Q: If a 17-year-old minor involved in a case as a witness, refuses to attend and testify in court, what charges would he/she be facing? Could they receive a fine, or even jail time? (Peters Township, PA)
A: The only circumstance in which a person can be legally obligated to appear in court and testify is if they were served with a Subpoena. As this person is a minor, his parents or guardians must be served. If the parent or guardian is served with the subpoena and do not want to bring their son to court, they should seek the advice of a lawyer as to whether they have legal grounds to not comply, such as the minor’s 5th Amendment rights or a real threat of retaliation or witness intimidation. If the parent or guardian has no such valid reason, then they can be held in contempt of court by the judge and the judge can issue an order or warrant and have them brought to court by sheriff or police.
Q: I worked at a company last year and had a brief flirting exchange (flirting only – we did not have sex) with one of the company’s salesmen. He resided in California but came to our headquarters in the mid-west only every couple of months. He told me he was divorced. I came to find out that he was not divorced and that his wife had seen some of our flirting texts on his phone. I then called it off. Over the last nine months, his wife has called my friends, family, and co-workers (sometimes in the middle of the night) telling them that I am a whore and home wrecker. I left the company and am now unemployed, but will be starting a new job soon. My fear is that once she finds out about my new job at a new company, she will begin harassing my new employer in an attempt to get me fired. She is very careful, however, to only use restricted phone numbers or throw away cell phone numbers when making these calls. Is what she is doing illegal? What can I do to protect myself here?
A: Her conduct may be harassment or stalking and subject her to criminal prosecution. You could consult with the local police or the DA. Keep all of the calls and records from the past as well as a journal of all of her unsolicited contact. The DA or police may advise you on how to activate a service with your phone company to trace calls. If that is not possible, the DA, or even your own attorney, through subpoena or court order, can obtain the phone records. Having the phone records will likely be essential to your case if charges are filed as most of the communications seems to be via telecommunications. The last time I was involved with this issue, I was defending someone in criminal court. The alleged victim’s phone calls to my client were essential to our defense. The cell phone company would not honor a subpoena from PA and I had to obtain a court order from the judge. The records were produced by the cell phone company.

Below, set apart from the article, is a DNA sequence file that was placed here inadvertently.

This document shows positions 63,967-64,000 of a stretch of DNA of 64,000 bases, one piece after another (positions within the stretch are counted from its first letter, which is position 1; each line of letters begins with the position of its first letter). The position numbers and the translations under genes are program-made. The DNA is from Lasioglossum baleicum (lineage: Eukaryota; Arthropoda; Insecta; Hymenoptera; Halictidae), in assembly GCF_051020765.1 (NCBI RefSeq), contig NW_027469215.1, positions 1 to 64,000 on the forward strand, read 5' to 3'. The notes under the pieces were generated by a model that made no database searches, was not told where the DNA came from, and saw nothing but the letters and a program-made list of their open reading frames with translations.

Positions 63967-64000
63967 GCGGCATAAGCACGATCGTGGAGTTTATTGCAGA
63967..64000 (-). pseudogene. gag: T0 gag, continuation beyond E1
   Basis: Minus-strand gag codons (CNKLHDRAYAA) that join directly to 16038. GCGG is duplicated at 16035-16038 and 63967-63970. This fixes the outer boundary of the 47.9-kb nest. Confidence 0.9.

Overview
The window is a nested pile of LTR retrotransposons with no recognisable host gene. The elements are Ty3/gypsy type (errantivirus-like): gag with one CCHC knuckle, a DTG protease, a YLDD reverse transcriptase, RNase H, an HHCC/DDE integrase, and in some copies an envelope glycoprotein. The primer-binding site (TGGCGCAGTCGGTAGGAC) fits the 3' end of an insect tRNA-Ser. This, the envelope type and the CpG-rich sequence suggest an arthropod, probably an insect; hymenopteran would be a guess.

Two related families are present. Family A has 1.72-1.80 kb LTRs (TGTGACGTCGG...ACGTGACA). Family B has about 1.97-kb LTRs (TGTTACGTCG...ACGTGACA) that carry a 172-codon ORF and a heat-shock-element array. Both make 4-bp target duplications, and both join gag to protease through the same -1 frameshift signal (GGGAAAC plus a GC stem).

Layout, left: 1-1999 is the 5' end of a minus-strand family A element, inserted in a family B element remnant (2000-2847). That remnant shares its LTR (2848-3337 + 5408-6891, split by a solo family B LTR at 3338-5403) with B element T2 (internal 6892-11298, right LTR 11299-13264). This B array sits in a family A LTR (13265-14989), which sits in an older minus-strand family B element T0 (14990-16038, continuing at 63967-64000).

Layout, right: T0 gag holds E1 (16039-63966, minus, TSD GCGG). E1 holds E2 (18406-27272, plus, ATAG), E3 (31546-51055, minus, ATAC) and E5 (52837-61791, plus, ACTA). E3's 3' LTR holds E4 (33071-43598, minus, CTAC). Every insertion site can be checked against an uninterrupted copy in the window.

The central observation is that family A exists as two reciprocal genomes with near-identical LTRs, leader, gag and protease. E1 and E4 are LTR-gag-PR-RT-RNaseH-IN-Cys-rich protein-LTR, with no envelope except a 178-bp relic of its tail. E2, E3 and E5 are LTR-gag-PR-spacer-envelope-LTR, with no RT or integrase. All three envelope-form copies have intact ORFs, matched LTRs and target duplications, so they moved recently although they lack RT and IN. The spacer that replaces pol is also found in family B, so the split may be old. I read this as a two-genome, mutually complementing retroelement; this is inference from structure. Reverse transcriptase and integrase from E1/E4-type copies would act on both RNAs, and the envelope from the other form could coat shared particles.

Q: Can I be arrested for not responding to a subpoena that I have not received? I have recently received a phone call about an assault case that I witnessed. I have not received the subpoena yet. The case is over 200 miles away and I can’t afford the drive. So I’m stuck in a bind. Can I be arrest for not calling the prosecuting attorney back?
A: No, you can’t be arrested for not calling the DA back. You can only be arrested by not coming to court when you have received a subpoena. Wait could till you get a subpoena then contact the DA. You might want to call the DA back now and tell her or him your situation. Perhaps if you are a valuable witness they can compensate you for travel. Perhaps the case may be postponed, you never know unless you call.
Q. Asking me while intoxicated not at the initial incident. I was a witness to a case and the officers didn’t ask me a single thing and barely wanted my ID after the incident. I was the reason it started in the first place. But a week ago while I was under the influence they asked me what happened. I finally had the chance to tell them and they seemed to be twisting it around like it was the defendants fault. Then I get a call I’m being subpoenaed to court and was told again if I remembered what I had told them while under the influence. After telling them the same thing they are making me feel as though I lied about the incident. Another officer who dropped off the subpoena told me he can give me a lie detector test in court. I feel very uncomfortable and wonder if the cop car was recorded. Could they use it in court?
A. No, police cannot make you take a polygraph test. You do not have to submit to one.Polygraph tests are not admissible in court and the police probably won’t spend the resources. Electronically recording a witness without their knowledge is not legal, so they probably didn’t do that unless they had pre approval from the court to do so. The police often mention polygraph test to put pressure on people to confesss. You need to consult with an attorney and relay the entire story and follow the advice of counsel. Please be advised that if you change your story from the one given to police originally, you could possibly face criminal charges of False Reports to Law Enforcement.